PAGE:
Congress Objects to CIA Lies But Not Torture and Murder?


by Sherwood Ross

Why are some members of Congress suddenly upset the CIA lied to them when the Agency has been guilty of innumerable crimes that are far worse?

Is Congress saying, “It’s okay to do what you’re doing, just don’t lie to us about it?” When accused of a crime in the newspapers, Jesse James used to write reporters, “I wasn’t there.” Yet it was not lying that he was hunted down for but bank robbery and murder.

Back in 1967, the CIA’s own Inspector General produced a 133-page internal report that implicated “every living CIA officer who has served as chief of the clandestine service—-Allen Dulles, Richard Bissell, Richard Helms, and Desmond FitzGerald—in conspiracies to commit murder,” writes investigative journalist Tim Weiner in his book “Legacy of Ashes: The History of the CIA”(Anchor Books). That was 40 years ago, and the CIA’s path has been downhill ever since.     Now House Intelligence committee Democrats have revealed CIA Director Leon Panetta’s comments that “top CIA officials have concealed significant actions…and misled” Congress since 2001. Actually, the Agency’s been misleading Congress since President Truman authorized it in 1947. CIA lying isn’t news, it’s tradition. So is murder.

After Truman departed, the CIA often took its orders to “terminate” foreign leaders directly from the White House, as when President Kennedy authorized it to kill Castro.

Now it turns out Vice President Cheney is charged with directing his very own Murder Inc. Investigative reporter Seymour Hersh said the Joint Special Operations Command(JSOC) “is a special wing of our special operations community that is set up independently. They do not report to anybody except in the Bush-Cheney days they reported directly to the Cheney office…Congress has no oversight of it. It’s an executive assassination ring essentially, and it’s been going on and on and on.”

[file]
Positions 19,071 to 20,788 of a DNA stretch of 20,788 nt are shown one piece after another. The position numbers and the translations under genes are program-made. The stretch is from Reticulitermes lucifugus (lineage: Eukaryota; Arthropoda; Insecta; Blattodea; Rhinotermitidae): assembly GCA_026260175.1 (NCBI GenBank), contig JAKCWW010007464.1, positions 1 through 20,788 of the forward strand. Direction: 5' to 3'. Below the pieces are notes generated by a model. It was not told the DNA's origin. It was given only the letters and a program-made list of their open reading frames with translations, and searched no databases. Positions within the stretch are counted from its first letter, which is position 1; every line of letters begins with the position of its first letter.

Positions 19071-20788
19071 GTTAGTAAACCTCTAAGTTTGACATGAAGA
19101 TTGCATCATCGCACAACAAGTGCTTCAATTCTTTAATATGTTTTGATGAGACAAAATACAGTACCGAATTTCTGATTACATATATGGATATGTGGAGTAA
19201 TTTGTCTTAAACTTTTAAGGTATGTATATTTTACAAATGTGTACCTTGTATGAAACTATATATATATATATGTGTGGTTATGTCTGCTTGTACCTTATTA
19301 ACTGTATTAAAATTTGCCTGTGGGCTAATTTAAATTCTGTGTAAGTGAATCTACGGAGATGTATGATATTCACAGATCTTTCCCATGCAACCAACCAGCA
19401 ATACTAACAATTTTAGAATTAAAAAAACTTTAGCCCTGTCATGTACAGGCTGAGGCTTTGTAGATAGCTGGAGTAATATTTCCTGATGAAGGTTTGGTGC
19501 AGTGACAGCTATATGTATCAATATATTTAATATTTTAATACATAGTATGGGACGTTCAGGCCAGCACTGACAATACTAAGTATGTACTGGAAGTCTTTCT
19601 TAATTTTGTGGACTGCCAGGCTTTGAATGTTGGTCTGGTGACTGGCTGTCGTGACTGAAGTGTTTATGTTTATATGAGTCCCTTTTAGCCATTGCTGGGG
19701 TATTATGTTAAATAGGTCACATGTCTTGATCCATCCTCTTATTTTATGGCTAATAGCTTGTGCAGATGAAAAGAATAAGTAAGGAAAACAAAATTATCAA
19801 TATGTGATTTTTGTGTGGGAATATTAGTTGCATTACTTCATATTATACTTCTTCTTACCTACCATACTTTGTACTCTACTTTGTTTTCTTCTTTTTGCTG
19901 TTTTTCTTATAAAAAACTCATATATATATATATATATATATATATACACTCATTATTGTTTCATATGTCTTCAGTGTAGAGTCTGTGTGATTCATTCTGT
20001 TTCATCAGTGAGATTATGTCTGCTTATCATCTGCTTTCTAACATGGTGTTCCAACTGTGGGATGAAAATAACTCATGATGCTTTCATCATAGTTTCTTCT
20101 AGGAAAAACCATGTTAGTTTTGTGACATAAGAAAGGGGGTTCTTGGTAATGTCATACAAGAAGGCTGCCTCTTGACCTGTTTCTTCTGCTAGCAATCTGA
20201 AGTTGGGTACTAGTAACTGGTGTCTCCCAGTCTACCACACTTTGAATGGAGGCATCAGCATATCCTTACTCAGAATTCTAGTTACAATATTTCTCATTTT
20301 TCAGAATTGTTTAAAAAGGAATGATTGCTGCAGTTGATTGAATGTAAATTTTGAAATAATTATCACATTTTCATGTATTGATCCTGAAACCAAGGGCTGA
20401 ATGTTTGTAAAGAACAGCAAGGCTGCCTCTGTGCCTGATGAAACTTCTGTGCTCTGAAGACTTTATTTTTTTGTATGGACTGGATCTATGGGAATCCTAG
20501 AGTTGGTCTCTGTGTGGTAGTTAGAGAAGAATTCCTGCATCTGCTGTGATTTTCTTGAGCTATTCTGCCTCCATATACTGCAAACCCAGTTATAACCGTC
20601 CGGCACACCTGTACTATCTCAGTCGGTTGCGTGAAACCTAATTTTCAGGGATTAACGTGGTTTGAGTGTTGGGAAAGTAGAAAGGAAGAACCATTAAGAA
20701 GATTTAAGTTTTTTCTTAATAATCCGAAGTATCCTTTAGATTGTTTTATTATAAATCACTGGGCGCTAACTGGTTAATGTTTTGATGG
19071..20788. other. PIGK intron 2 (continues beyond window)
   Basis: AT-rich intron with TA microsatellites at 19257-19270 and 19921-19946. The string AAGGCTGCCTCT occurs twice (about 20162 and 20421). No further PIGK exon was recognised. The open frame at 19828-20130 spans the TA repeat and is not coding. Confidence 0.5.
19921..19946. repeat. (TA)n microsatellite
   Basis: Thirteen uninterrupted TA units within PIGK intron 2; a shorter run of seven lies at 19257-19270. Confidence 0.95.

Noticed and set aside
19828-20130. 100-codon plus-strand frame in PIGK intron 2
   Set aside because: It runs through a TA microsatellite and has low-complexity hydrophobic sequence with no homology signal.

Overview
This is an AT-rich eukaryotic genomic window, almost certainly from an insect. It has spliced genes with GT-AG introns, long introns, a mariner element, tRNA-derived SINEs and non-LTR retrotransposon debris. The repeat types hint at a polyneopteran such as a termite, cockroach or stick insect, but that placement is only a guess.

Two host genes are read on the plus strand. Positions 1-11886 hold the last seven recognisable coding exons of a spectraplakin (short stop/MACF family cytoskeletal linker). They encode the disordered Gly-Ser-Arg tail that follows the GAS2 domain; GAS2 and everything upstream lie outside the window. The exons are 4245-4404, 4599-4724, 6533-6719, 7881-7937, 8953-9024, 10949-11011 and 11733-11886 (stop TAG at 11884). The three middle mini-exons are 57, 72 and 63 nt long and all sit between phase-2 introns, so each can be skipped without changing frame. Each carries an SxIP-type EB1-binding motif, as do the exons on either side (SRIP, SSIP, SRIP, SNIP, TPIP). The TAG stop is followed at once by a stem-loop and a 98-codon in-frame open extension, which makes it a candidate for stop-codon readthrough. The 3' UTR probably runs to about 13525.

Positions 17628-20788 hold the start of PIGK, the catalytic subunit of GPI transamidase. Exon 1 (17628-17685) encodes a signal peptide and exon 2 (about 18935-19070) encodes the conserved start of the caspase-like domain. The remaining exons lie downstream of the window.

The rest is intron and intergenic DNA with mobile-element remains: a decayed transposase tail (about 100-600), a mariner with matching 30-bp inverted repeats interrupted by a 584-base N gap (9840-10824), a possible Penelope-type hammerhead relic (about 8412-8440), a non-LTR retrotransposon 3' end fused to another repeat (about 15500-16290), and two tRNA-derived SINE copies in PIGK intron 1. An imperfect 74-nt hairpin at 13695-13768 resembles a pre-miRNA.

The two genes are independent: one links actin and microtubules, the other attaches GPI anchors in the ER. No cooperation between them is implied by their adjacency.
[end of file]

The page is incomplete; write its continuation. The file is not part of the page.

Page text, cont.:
So what do you call a country if not a “tyranny” when its top officials dispatch their henchmen around the world to murder their enemies? That’s how the Soviet Union’s Joe Stalin worked. In 1940, his assassin murdered Stalin rival the exiled Leon Trotsky near Mexico City. “Death solves all problems,” Stalin is said to have remarked. “No man, no problem.” Stalin was no believer in respecting the sovereignty of other countries or bothering with their courts. Just go in and kill the guy. Apparently, Cheney worked the same way. And like Stalin, he authorized torture. This totalitarian streak runs deep both in the White House and CIA. Indeed, President Clinton authorized the first CIA renditions. What he began as a trickle of kidnappings turned into a torrent under Bush-Cheney.

Less than a week after 9/11, “President Bush issued a 14-page top secret directive to (George) Tenet and the CIA, ordering the agency to hunt, capture, imprison, and interrogate suspects around the world,” writes Weiner, a Pulitzer Prize-winning reporter who covered intelligence for The New York Times. “It set no limits on what the agency could do. It was the foundation for a system of secret prisons where CIA officials and contractors used techniques that included torture.”